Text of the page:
My grandfather was always a traditionalist when it came to the plating of his food. While I took him to many of the newer and swankier restaurants while he was still alive, invariably his biggest complaints never centered around the flavor of the food, but the complexity with which the food was arranged on the plate. He simply failed to comprehend that modern day chefs are concerned as much with the visual presentation of the food as to its taste. I don't know if my grandfather came from a time when presentation wasn't as critical or if that was just how he was hard-wired, but more than once I entertained the question, "Why can't they just put the steak on one plate and the side on another?"
It seems that there are still a few stalwarts out there that cater to this plating whim. Diamond Grille in downtown Akron, Ohio is one of them. Another, much less commonly known steak house is Arnie's on State Route 14 in Ravenna, Ohio. Nestled in amongst the lakes in the West Branch National Park region, Arnie's Steak House represented an era when decor took second fiddle to the food. That's not to say that Arnie's didn't have ambiance. It just didn't represent the sparkly, whiz-bang architecture of modern eateries.
Arnie's was located at 5343 Oh-14, Ravenna, OH 44266 and can be reached at 330-297-1717. There was no website associated directly with the restaurant at the time of this writing. Parking was in a lot just outside of the restaurant. One thing that can always be said about Arnie's was how quickly they fill up for dinner. Tonight I decided to go during the Early Bird hours (4:30-6:00 PM) in order to hopefully avoid the crowds.
Here was a shot of the sign that was visible from State Route 14:
As much as the outside of the building was nothing particularly noteworthy, the inside was equally as barren. In fact, as you'll see in most of the following photographs, it was quite dim inside, as if they were trying to de-emphasize your surroundings. Given the decor that existed inside Arnie's, it looked as if it hasn't been redecorated in decades. That being said, I was here to evaluate the food, not whether the white tablecloth was spotless (which didn't really apply since there weren't any tablecloths on any of the tables ... plain green paper placemats were all that adorned each tabletop).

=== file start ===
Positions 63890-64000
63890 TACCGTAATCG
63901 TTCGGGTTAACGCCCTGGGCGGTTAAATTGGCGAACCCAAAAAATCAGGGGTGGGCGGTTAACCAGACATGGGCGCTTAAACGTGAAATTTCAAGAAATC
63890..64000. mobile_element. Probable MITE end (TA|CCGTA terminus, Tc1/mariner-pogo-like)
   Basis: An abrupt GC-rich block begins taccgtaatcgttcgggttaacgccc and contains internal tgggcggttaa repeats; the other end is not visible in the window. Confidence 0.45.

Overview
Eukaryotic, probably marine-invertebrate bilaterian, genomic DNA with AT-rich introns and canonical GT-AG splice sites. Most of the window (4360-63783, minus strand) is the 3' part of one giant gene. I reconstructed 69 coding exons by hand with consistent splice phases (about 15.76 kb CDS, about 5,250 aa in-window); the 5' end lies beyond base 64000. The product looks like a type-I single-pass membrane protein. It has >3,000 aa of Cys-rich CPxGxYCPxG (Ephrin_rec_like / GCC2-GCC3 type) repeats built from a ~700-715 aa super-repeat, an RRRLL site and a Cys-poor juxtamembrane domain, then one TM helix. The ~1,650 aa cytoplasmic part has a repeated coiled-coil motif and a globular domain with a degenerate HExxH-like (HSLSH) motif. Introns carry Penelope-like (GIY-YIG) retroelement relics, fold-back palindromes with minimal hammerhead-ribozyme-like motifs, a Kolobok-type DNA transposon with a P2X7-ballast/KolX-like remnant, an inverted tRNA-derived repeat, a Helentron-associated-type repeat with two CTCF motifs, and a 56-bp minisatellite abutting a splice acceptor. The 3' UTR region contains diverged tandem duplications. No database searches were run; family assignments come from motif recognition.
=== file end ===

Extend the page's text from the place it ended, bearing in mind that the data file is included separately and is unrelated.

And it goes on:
Here was a shot of the Early Bird menu:
While I am always a fan of getting to try out a restaurant's food at either a reduced portion size or price, tonight I was here for Arnie's signature item, a steak, and the Early Bird menu just didn't seem to deliver in that department. Instead, I decided to focus my attention on their regular dinner menu:
Interestingly enough, specific items listed on the menu are demarcated with a small leaf to indicate that they are signature items. What surprised me was that while the Ribeye steak had this symbol next to it, none of the other cuts of steak did. When I asked my server about it, she seemed confused and had no idea why one steak would have it and none of the others. She assured me that all of the steaks were Arnie's specialties. Appetizers were available, but I decided that I wasn't super hungry tonight, so I didn't order one (even though the onion rings were also marked as a specialty). I decided to go with a Petit Filet tonight. The menu didn't list how big most of the steaks actually were, so I'm guessing that based on what I was served, it was more than likely between five and six ounces, which would be in-line with other steak houses. This also led to me to conclude that the regular Filet would likely come in between ten and twelve ounces.
After placing my order, bread and butter arrived at my table:
The bread was fresh and warm and the crust had just a slight bit of chew to it. It appeared to be an Italian loaf, sans seeds. While certainly not an artisan loaf of bread (which would seem oddly out of place in a restaurant like Arnie's), it did an excellent job of whetting my appetite for the meal to come.
Every steak dinner also came with a garden salad:
While I certainly didn't expect anything more creative than your basic mixture of Iceberg lettuce, cucumbers, green peppers red onion slices and salty croutons, I was a touch surprised when both the plate and the salad arrived at my table ice cold. Clearly these had been plated earlier in the day and stored in a reach-in or walk-in until needed for service. When I had asked about available dressings, the list turned into a Who's Who of prepared food service staples. Until, that was, she said, "Honey Lemon." Now, I don't know if "honey" and "lemon" were the end of one flavor and the beginning of the next, but the way she said it, it not only sounded like it was its own flavor, but also an unusual enough flavor that it would likely be homemade. When I asked for "honey lemon on the side, please," she nodded and repeated "honey lemon" as she wrote it down on her order pad.